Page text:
One of the rapidly developing fields in literary studies nationwide is Digital Humanities. Larger schools, such as Kansas State University, have dedicated centers from which they can use computer tools and ever-developing methodologies on all types of literature to whatever ends they choose. As a student at a regional university, the access to cutting-edge technology is hard to come by with budget constraints and feasibility issues. What we can do, however, is to do simple, “distant” readings of literary works. The kind of information that we get from these types of readings can be used to validate centuries’ worth of research on authors like William Shakespeare. These macro-level studies of literature may offer insights that had previously gone undetected and lead to new developments into how we interpret and study classical texts.
The works of William Shakespeare have been studied in very way imaginable. As one of the most recognized authors of all-time, each of his works has been gone over by literary enthusiasts with a fine-tooth comb with countless close readings and heated discussions about the true intent of his plays and poems. Over the past 400 years, there are certain plays of Shakespeare’s that are commonly thought to be constructed with love as their central theme and imbued with language to that effect. What I have yet to come across in my studies is a distant reading of some of Shakespeare’s works. In particular, I wanted to look at the types of words used most frequently in his plays Romeo & Juliet, Antony & Cleopatra, and A Midsummer’s Night Dream. Love certainly plays itself out in each of these three plays, but in varied ways. In looking at the language of these plays I wanted to see if Shakespeare used the same type of writing in his sonnets. Is nearly five centuries of close research validated by a distant reading? Or is there something in the research that shines a new light on any of the above mentioned works? Methods/Materials Using the websites voyant-tools.org, tapor.ca, and wordle.net, I ran the three plays and all of the Shakespeare’s sonnets through text analysis programs that generated individual word clouds, concordances, and word trends. The graphs, charts, and tables that were produced from these computer simulations allowed for interpretation and study how Shakespeare used love as a theme in his plays, and how the language of the plays compared to the that of his sonnets.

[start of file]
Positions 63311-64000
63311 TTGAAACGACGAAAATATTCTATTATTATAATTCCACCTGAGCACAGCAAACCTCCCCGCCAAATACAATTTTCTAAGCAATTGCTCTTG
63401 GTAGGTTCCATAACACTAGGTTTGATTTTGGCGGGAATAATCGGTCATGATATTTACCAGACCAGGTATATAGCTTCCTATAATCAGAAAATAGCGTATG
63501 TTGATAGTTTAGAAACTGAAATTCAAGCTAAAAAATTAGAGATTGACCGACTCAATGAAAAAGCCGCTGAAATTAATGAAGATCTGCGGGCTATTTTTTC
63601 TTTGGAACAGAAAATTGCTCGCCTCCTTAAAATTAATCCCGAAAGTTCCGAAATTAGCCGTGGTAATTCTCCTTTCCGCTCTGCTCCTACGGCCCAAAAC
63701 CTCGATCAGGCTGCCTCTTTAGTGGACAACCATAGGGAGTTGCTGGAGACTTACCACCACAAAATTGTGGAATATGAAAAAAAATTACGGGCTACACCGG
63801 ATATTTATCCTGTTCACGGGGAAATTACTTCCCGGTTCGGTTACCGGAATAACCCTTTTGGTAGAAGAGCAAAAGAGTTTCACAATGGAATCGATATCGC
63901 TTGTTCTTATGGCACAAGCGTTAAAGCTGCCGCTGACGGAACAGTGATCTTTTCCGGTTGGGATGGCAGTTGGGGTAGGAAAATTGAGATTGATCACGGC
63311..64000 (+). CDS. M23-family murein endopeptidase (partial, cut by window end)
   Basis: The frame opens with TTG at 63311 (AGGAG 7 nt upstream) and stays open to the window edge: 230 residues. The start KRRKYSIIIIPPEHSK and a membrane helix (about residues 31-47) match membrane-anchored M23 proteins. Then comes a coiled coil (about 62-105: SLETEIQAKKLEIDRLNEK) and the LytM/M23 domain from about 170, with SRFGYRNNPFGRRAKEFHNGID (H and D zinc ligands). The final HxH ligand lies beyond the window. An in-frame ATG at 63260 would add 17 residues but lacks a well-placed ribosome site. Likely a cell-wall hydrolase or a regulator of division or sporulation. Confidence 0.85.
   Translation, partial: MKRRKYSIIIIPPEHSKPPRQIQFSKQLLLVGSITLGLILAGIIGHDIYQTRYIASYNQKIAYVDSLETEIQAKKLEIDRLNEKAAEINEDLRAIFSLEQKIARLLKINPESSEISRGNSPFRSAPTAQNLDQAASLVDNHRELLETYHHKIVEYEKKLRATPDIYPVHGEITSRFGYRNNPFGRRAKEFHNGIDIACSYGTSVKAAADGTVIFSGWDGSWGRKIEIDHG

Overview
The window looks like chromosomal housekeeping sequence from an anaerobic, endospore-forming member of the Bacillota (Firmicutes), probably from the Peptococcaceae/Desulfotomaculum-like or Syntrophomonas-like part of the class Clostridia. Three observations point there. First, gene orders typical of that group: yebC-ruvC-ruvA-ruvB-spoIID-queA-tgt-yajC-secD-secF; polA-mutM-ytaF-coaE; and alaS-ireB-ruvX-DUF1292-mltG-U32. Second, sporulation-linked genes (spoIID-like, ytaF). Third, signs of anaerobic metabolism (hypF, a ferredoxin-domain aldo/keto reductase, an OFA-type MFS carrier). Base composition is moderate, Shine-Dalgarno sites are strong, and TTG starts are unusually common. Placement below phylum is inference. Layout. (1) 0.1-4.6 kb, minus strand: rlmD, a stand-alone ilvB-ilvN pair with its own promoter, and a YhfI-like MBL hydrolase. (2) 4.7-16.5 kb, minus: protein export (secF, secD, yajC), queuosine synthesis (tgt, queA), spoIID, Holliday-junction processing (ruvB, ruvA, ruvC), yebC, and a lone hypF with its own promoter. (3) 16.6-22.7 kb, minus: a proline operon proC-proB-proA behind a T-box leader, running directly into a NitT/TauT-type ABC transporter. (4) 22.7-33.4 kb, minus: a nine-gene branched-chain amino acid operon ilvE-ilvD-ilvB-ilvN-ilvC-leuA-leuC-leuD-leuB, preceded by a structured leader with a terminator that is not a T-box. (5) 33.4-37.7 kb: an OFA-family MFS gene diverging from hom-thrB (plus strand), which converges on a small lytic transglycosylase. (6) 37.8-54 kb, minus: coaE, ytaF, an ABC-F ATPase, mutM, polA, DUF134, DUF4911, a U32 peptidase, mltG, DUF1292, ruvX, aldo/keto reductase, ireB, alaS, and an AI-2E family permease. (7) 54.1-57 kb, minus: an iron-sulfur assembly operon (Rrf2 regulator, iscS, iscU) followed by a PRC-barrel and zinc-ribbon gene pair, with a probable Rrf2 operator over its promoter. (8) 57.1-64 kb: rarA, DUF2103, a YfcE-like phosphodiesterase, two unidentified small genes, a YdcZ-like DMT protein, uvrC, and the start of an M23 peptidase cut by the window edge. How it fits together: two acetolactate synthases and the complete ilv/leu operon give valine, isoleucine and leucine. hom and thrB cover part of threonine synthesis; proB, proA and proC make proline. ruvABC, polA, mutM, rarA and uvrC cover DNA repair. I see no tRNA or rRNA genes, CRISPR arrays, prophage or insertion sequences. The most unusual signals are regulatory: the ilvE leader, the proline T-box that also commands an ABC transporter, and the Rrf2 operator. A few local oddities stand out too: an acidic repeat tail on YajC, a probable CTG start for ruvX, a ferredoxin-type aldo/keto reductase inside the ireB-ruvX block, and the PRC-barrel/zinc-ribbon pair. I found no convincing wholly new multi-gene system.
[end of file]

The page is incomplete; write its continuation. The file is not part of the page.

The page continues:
The data of the text analysis programs I ran showed conclusive results that love is in fact the central theme of each of the plays I chose and overwhelmingly so for the sonnets. One interesting result from my simple distant reading of Shakespeare’s plays is that love did not always equate to affection between two people; it carried negative connotations in both Romeo & Juliet and Anthony & Cleopatra. More in-depth studies in the future would, in my opinion, result in more detailed results.
Storey, Richard Glenn and McDaniel, Jamie, "Language Usage and Thematic Roles of Shakespearean Plays & Poems" (2015). Paper Presentations. 10.